Monday, July 19, 2010

horsing around

i’m sure none would admit that you intend to go through life just horsing around.

a few weeks ago, the inimitable merman asked me and a bunch of friends if we are interested in watching repertory philippines’ staging of shaffer’s equus. the gay bunch was busy so it ended up that it was jp, me and the merman.

to those unfamiliar with the play, i can’t be bothered to write my own synopsis so i ‘cut and paste’ imdb’s:

‘A psychiatrist, Martin Dysart, investigates the savage blinding of six horses with a metal spike in a stable in Hampshire, England. The atrocity was committed by an unassuming seventeen-year-old stable boy named Alan Strang, the only son of an opinionated but inwardly-timid father and a genteel, religious mother. As Dysart exposes the truths behind the boy's demons, he finds himself face-to-face with his own.’

deep, eh?

the truth is (and to assure you that i haven’t gone all artsy-fartsy highbrow on you), the play gained notoriety because of the lengthy scene in the second act involving nudity. in fact, harry potter’s – daniel radcliffe made headlines and billions of internet picture downloads when he took to stage as strang, announcing to the world that the boy that played potter has, err, grown up. the nudity is such that on the way out, the merman told me –‘ i hope people don’t think we paid the cost of the ticket to see cock’.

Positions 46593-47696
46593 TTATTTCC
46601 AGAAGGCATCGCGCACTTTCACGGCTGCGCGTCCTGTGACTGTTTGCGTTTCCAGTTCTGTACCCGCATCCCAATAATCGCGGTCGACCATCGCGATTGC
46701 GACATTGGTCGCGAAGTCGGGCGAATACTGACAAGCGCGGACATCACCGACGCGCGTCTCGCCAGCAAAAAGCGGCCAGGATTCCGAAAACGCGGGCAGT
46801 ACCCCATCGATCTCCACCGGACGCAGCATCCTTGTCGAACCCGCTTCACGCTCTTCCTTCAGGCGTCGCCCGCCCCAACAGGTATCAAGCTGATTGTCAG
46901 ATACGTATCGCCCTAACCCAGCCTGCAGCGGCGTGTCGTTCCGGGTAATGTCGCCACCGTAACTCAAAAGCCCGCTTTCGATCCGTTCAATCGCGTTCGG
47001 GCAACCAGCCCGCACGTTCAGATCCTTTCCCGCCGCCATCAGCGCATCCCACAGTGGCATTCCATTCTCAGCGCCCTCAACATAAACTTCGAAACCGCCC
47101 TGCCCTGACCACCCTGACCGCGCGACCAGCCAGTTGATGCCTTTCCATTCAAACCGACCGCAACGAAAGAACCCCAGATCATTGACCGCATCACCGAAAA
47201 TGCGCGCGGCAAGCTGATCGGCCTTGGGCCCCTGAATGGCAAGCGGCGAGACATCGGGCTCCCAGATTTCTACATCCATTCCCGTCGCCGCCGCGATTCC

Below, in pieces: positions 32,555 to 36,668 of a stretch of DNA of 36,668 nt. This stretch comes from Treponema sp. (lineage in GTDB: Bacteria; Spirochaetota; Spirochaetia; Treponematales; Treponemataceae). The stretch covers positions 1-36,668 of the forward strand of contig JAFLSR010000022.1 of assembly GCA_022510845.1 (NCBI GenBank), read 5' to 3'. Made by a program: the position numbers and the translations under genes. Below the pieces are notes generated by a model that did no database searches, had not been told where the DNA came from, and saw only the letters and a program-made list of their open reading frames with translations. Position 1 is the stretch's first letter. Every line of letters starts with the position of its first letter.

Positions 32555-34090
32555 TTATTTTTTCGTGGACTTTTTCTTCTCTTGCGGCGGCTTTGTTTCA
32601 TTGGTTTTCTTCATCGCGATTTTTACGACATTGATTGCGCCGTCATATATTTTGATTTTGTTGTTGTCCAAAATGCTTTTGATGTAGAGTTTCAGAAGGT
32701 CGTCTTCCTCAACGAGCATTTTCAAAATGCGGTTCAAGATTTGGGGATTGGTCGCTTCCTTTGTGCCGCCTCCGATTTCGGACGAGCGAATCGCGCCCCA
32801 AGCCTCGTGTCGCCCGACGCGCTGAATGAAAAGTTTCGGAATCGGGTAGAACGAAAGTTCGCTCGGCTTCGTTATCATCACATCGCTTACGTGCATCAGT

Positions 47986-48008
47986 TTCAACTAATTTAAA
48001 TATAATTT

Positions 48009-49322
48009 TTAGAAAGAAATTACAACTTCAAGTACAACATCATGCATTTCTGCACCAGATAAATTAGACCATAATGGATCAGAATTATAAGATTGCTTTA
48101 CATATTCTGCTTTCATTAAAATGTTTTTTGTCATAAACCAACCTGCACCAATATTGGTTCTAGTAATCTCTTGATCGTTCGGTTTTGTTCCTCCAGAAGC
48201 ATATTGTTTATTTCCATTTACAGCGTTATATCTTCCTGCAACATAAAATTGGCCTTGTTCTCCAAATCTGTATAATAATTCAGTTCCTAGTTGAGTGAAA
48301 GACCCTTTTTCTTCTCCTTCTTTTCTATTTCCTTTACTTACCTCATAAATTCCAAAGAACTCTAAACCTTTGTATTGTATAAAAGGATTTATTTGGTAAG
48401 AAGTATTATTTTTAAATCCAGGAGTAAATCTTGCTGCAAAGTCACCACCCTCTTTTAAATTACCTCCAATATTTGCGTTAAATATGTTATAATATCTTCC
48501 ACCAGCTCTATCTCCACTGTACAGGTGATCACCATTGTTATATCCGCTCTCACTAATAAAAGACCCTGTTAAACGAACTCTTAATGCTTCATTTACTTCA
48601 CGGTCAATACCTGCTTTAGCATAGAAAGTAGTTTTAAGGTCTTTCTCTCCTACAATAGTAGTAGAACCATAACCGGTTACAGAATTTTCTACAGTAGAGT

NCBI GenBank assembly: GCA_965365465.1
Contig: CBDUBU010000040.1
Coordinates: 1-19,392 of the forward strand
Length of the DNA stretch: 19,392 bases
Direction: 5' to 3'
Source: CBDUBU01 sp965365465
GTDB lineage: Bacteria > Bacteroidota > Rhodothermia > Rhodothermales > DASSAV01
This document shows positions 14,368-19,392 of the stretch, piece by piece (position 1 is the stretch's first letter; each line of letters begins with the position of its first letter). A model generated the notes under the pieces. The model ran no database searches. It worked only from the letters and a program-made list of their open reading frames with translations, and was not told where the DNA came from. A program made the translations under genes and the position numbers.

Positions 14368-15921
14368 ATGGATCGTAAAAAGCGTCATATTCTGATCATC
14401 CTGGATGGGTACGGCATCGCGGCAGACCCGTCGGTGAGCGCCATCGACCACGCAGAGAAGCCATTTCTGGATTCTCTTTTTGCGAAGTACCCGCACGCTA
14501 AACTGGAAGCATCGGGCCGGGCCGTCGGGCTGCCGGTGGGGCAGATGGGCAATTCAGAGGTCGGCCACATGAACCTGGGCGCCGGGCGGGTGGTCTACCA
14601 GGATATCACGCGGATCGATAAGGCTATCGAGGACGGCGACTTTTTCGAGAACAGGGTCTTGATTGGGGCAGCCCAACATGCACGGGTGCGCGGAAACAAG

but i digress.

the reason i am writing about this is the crux of the play – at least for me – resonates with a question i have been asking myself for sometime. that is, ‘is a life without passion an acceptable loss for a life of normalcy?

actually, such succinctness and gravity of questioning was more the play’s rather than mine. when i asked my friends about it, it was framed rather lamely with ‘do you still have a goal?’ and i ask this because more and more i am thinking that lately, it feels like i have none.

when i started working, fresh from student activism, my goal was to make a significant contribution to the rural poor. when i joined government, i aimed at being a part of those who introduced meaningful reforms in the bureaucracy. failing at that, i went to africa looking to regain my soul. after 8 years, i came back home wanting to retire. now, realising that i have, at least, 10 productive years in this deadly, if weary, body, i’m stumped.

i asked jp and he started essaying the ‘good’ i am doing for others. i said, that’s debatable – but even if it is true, doing good fulfils the receiver. the giver is satisfied only obliquely through some form of inverse vanity. i doubt if my goal is that.

when asked, id went on a discourse about ‘helpers’, ‘those who need to be needed’ and ‘altruists’, differentiating them in terms of social psychology and linking it to evolutionary ‘survival of the fittest’. if that did not make sense to you, suffice to say this was 3 am and its either id was already too drunk to make sense or i was to understand.

j, my man of the moon, asked,’ why is it important? maybe the journey is more important than the destination.’

l, the other half of my small team at work quietly says, ‘maybe you need to define what you mean by retirement. after all, being in a place where you can afford to rest is a valid goal.'

there were others equally insightful perspectives i got from others but none of them seem to assuage the restless feeling i have inside.

and then i watched the equus and i realised it is possible i am asking the wrong question.